"You wouldn't want to be outshone by Bill, would you?"
"Since she's probably preparing all your inheritance to go to Bill now."
"Even after he tried to talk to her about what'd be best."
"Alright, thanks boys!" Molly exclaimed hastily. "It's very good of Charlie to agree to this, so don't put him off."
Poor Charlie was left staring as his mother changed the topic, unsure of exactly when he had agreed to this, but punching Bill on the arm when his brother wouldn't stop smirking at him. Visit the Vulture? How was he supposed to get her into a care home with her consent when Bill and his parents had already failed so soundly?
He had few attributes going for him that the others didn't, but being a dragon-tamer really accustomed one to roughness and blunt speaking. Perhaps he could use these to his advantage.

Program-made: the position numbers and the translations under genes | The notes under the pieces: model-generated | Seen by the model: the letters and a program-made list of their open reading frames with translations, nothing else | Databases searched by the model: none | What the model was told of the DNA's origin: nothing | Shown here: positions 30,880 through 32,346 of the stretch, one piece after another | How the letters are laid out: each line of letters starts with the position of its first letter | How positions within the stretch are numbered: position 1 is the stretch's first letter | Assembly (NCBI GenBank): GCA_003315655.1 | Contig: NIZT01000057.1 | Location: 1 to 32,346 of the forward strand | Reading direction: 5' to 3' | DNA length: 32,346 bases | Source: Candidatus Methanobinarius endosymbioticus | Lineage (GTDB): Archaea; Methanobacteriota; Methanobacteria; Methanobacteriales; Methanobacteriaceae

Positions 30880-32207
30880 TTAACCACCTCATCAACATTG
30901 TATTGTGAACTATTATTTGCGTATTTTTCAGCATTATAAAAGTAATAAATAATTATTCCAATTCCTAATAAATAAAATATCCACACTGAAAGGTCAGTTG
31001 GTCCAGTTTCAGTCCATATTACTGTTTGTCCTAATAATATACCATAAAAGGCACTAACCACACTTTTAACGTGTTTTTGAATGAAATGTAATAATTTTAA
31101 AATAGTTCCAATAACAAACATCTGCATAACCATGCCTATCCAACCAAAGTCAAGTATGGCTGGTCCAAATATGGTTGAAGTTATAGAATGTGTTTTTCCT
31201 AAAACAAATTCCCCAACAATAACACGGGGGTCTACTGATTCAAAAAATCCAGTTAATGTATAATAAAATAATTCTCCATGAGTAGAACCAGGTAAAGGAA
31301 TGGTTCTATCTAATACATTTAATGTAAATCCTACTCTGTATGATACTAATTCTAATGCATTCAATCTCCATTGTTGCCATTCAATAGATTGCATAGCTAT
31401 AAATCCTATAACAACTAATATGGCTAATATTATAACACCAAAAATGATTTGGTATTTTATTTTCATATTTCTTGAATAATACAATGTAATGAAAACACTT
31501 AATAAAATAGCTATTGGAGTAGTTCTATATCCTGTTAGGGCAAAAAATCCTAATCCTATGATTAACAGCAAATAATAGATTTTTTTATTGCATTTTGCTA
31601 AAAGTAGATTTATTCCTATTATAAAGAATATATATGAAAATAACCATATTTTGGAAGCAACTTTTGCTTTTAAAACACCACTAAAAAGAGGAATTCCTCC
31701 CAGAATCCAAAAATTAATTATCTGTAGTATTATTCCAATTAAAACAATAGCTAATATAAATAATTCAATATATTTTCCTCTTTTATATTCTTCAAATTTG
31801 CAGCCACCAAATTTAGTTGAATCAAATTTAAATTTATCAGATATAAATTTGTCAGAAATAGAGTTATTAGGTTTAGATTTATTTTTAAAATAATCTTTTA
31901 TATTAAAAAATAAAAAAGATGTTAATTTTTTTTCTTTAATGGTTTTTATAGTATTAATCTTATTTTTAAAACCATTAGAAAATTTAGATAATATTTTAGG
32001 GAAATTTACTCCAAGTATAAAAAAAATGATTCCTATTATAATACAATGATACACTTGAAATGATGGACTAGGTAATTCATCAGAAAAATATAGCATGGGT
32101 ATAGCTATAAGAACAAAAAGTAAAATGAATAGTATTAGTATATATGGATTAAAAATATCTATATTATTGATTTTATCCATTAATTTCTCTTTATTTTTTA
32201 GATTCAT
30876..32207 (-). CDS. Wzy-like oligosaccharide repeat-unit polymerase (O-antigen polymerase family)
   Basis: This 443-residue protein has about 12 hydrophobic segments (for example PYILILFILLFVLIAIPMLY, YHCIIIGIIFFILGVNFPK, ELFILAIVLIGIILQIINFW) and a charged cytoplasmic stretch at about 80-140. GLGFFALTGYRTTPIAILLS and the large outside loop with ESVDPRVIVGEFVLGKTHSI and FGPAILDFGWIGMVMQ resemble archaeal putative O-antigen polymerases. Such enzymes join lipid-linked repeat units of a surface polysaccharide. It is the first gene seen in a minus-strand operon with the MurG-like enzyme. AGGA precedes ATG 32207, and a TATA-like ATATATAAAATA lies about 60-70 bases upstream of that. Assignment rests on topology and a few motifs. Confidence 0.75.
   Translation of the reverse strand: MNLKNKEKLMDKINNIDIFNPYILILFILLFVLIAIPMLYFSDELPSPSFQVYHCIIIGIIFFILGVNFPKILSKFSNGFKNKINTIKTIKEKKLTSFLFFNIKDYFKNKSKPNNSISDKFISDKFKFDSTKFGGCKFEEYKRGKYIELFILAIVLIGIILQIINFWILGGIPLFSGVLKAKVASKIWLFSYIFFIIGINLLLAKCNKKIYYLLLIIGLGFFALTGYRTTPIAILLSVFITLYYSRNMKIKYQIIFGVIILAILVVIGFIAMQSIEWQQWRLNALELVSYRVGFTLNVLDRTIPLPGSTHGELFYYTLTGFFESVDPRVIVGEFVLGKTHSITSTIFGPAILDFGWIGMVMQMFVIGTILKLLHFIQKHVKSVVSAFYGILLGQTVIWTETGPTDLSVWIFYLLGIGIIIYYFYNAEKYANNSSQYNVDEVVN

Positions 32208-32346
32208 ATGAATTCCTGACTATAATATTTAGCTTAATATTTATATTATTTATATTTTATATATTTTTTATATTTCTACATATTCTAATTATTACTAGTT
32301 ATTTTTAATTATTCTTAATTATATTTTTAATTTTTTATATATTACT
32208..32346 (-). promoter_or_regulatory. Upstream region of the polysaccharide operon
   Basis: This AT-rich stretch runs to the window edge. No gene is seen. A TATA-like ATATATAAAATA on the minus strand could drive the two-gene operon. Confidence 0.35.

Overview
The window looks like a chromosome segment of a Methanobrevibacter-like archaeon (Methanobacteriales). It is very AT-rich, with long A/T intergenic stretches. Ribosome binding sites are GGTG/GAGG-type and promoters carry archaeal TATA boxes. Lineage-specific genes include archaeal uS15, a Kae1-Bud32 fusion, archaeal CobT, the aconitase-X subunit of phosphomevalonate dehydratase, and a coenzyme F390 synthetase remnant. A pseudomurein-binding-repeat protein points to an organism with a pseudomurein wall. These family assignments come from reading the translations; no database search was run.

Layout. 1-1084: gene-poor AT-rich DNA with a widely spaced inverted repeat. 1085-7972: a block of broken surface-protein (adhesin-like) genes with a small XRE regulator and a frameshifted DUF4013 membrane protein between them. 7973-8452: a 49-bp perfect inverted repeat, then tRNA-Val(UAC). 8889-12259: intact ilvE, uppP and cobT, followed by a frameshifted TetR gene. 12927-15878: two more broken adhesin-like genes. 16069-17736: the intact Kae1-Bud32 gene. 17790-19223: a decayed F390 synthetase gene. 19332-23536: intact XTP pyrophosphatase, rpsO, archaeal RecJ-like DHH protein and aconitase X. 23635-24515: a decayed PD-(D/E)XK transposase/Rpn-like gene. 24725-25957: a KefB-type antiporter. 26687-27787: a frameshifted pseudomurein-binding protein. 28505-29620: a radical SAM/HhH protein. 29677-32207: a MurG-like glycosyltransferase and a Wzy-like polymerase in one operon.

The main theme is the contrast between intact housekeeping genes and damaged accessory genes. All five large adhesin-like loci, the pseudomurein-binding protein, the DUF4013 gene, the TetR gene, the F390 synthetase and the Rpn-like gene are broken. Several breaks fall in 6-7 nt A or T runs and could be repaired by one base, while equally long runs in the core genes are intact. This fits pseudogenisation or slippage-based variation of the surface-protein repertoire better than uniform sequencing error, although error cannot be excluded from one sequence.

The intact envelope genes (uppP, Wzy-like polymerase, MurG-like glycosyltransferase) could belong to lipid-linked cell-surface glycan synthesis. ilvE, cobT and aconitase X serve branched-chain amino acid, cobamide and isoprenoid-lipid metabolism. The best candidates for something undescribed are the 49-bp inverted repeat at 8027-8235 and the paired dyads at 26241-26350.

In fact, he could definitely use these to his advantage. Grinning, Charlie nodded to his Mum in agreement, before the conversation moved swiftly on.
Oh yes, he would be the one to get Muriel into that Home – whether she hexed him into next week or not.
A/N: Happy birthday ‘Quoth the Raven’! This is a gift for Lily – Aiedail – who has contributed so much to this wonderful newsletter. Thank you for everything :) And y'all should also go read and review all of Lily’s stories too. Like, right now. If you want to see more Muriel in action, or in fact any brilliant plotting or writing (which she is truly master of), she has plenty :’)
Any accidental use of “back in MY day” is due to the fabulous acting skillzzz of nikkinike on the Ravenclaw House Cup Podcast, which – not to plug or anything – is brilliant and highly amusing and you should all listen to it immediately.
Oh, and this actually started out as a one-shot, but when I hit the 6,000 mark I realised I should probably split the chapters; this short story is aiming for three! Updates will probably be immediately entered post-validation, so don’t go anywhere ;)
Write a Review Taking Care of Muriel: Attempts One, Two and Three